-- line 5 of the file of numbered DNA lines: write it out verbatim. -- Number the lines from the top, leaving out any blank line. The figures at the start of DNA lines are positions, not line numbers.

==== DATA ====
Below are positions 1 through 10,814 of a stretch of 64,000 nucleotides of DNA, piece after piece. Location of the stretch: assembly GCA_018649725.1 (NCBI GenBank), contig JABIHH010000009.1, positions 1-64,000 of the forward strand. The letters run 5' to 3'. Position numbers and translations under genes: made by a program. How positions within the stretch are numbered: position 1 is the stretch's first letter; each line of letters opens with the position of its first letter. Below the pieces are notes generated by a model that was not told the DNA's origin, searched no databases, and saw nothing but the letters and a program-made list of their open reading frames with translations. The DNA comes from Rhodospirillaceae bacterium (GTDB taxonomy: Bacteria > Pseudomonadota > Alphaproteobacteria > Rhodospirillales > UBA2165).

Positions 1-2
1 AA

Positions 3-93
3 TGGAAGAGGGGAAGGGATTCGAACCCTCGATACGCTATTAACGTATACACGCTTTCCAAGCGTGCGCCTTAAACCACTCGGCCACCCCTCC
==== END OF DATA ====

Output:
3 TGGAAGAGGGGAAGGGATTCGAACCCTCGATACGCTATTAACGTATACACGCTTTCCAAGCGTGCGCCTTAAACCACTCGGCCACCCCTCC